It remained possible that influenza RNA elicits IFN-α production by PDC but was not the component responsible for TLR7-dependent responses to the intact virus. Two lines of evidence suggested that this is not the case. First, as for the intact virus, the response to viral RNA was abrogated by chloroquine (16). Second, IFN-α, IL-12 p40, and IL-6 responses to influenza RNA were completely lost in Flt3L cultures from TLR7–/– mice, whereas the response to CpG was unaffected (Fig. 3F and fig. S2, C and D). Similarly, all responses to the nonviral RNAs were completely abrogated by TLR7 deficiency (Fig. 3F and fig. S2, C and D). These results demonstrate that innate responses to ssRNA are critically dependent on TLR7 and strongly suggest that the influenza-derived TLR7 ligand is the viral genome.

Here, we used IFN-α production by PDC as the primary readout for dissecting pathways mediating innate activation by influenza. We found that the ssRNA viral genome likely accounts for PDC activation by live and inactivated influenza, and we show that, in mouse, this viral RNA is recognized exclusively by TLR7, one of a prominent family of innate receptors (17). Nevertheless, influenza RNA may also be recognized by TLR8 in other species, given that mouse TLR8 is thought to be nonfunctional (22). In addition, influenza infection generates dsRNA, another potential stimulus for innate activation. PDC produce more IFN-α in response to ΔNS1 than to the wild-type influenza virus, and infection with the mutant rescues IFN-α production by MyD88–/– PDC (fig. S1). These observations imply that PDC share with conventional DC the ability to sense cytosolic dsRNA that is not sequestered by viral proteins (3). Conversely, it appears that at least some conventional DC share with PDC the ability to sense ssRNA by means of TLR7, on the basis of our finding that CD11b+ B220 DC contribute to the IL-12 p40 and IL-6 response in bulk Flt3L cultures (16). However, conventional DC lack the ability to produce high levels of IFN-α in response to TLR signals, which is a unique property of PDC (23).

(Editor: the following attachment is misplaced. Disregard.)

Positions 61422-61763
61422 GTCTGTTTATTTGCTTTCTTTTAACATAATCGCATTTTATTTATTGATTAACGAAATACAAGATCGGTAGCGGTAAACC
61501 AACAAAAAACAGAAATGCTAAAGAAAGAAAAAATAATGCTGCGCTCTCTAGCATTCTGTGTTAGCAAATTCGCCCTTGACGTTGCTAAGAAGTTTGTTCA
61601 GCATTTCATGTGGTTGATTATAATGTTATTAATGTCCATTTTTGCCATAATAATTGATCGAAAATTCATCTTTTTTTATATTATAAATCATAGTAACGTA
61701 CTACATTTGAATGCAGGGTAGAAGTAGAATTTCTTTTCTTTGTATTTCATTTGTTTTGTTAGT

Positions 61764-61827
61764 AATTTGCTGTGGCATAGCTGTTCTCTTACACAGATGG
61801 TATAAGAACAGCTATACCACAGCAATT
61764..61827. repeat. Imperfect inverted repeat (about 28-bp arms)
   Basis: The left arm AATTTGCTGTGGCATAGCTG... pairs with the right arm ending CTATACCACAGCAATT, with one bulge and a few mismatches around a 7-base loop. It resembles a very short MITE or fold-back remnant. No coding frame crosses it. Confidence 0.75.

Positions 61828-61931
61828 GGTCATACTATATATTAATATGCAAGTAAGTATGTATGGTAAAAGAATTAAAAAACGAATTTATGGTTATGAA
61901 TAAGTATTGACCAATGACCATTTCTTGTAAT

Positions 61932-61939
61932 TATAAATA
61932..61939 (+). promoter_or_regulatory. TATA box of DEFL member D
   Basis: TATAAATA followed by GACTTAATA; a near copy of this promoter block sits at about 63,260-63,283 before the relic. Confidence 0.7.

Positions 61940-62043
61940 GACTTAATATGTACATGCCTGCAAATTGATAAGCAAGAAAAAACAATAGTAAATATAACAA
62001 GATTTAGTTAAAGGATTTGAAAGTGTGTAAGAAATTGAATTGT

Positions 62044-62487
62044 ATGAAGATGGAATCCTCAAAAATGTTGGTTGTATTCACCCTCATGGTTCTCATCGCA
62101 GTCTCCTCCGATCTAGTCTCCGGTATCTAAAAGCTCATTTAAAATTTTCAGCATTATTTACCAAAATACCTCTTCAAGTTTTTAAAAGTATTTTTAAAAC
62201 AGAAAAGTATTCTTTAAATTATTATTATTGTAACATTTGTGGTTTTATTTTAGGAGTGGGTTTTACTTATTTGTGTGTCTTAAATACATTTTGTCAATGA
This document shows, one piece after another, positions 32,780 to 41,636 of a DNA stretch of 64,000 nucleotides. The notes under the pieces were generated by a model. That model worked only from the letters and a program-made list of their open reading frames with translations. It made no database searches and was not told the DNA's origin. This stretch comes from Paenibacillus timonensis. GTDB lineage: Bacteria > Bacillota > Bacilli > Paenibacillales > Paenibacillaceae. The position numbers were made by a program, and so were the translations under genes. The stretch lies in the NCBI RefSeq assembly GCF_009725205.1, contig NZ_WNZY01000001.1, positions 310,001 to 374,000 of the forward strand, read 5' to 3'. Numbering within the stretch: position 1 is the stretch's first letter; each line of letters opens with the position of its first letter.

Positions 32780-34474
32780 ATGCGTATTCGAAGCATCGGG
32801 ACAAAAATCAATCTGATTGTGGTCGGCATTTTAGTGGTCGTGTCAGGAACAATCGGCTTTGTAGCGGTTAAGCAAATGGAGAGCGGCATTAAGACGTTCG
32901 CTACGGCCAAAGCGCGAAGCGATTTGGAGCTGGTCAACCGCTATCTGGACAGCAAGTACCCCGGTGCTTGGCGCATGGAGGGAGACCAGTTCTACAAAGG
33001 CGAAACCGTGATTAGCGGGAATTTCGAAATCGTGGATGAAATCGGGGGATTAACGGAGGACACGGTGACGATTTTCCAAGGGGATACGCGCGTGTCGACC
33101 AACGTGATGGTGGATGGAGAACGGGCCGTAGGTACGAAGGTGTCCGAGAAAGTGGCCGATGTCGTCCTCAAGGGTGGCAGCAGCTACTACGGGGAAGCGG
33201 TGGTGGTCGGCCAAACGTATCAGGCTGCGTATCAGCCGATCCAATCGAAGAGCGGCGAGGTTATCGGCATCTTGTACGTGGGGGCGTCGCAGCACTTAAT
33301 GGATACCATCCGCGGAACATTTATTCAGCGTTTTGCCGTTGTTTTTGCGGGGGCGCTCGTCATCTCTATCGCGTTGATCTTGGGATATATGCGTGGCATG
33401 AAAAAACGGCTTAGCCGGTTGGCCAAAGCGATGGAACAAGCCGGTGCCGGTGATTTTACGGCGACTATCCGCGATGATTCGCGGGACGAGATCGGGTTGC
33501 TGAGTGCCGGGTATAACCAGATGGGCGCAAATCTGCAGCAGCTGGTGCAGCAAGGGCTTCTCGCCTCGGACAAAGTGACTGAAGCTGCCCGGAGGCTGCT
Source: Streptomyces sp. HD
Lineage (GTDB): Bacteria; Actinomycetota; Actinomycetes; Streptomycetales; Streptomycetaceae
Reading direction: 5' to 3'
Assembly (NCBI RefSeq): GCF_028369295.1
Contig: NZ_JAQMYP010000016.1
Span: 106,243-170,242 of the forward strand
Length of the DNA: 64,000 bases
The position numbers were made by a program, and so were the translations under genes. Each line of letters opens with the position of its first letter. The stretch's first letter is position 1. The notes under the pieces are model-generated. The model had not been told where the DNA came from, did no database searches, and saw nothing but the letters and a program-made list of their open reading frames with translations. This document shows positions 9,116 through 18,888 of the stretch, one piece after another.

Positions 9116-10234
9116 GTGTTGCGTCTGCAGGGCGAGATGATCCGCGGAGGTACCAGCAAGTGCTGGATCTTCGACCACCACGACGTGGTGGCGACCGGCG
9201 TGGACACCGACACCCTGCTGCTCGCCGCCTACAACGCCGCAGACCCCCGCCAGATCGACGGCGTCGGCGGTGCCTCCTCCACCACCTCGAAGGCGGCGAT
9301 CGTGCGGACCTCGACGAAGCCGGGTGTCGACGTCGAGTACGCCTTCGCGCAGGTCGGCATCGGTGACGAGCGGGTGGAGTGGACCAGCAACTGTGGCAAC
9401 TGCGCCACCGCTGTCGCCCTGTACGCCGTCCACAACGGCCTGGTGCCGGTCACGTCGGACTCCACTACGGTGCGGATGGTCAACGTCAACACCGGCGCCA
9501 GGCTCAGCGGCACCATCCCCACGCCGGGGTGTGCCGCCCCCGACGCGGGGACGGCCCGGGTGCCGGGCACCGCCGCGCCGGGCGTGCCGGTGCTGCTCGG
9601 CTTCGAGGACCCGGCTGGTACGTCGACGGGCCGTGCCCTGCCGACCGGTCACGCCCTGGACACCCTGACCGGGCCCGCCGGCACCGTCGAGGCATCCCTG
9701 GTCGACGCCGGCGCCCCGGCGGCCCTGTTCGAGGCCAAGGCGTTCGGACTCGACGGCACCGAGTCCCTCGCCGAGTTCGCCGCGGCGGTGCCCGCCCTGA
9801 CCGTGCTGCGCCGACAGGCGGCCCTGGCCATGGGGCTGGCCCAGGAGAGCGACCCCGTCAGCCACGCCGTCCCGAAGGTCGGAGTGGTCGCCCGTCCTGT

Our data lead us to propose a model in which, during infection, some influenza particles are degraded by endosomal proteases, exposing the viral genome and allowing TLR7 signaling, which is known to occur in endosomes (20, 21). Thus, PDC and probably other cells of the innate immune system exploit the necessity of influenza to enter acidified compartments in order to detect the viral presence before replication has begun. In addition, in immune individuals, the antibody-coated virus may be directly targeted to endosomal compartments by means of Fc receptors, leading to innate activation by noninfectious viral particles (24). This model is reminiscent of that proposed for the recognition of herpes simplex virus 1 (HSV-1) and HSV-2, whose unmethylated DNA genome is detected in endocytic compartments by TLR9 (15, 25), suggesting that the immune system uses similar strategies for detecting ssRNA and DNA viruses. Notably, TLR3, a receptor for dsRNA, also localizes to endosomes (19), such that endosomal sensing of viral nucleic acids could also apply to recognition of reoviruses bearing dsRNA genomes.

Although we have not excluded the possibility that TLR7 has a preference for a particular RNA motif, the fact that it mediates responses to poly(U) suggests that this motif is very simple and likely to be present in nonviral RNAs. Consistent with the latter, we found that mouse mRNA (16) and a wide range of synthetic RNAs can be immunostimulatory (Fig. 3). If TLR7 can recognize both self- and viral RNA, how does it distinguish the presence of an RNA virus? The answer may lie in the compartmentalization of RNA in uninfected organisms. The presence of extracellular ribonucleases in interstitial fluids ensures that little if any self-ssRNA ever reaches the endosomal compartments of antigen-presenting cells. A possible exception may be undegraded cellular RNA in apoptotic bodies, but, in this respect, it is notable that CD8α+ DC, the major murine DC subset involved in the uptake of dying cells (26, 27), lacks expression of TLR7 (28). Thus, TLR7 and possibly TLR8 may differ from other pattern recognition receptors in detecting the abnormal localization of ligands rather than structures or motifs absent from the host. These considerations suggest that endosomal delivery of ssRNA could be exploited as an adjuvant for vaccination and immunotherapy.

Supporting Online Material

Materials and Methods

SOM Text

Figs. S1 to S4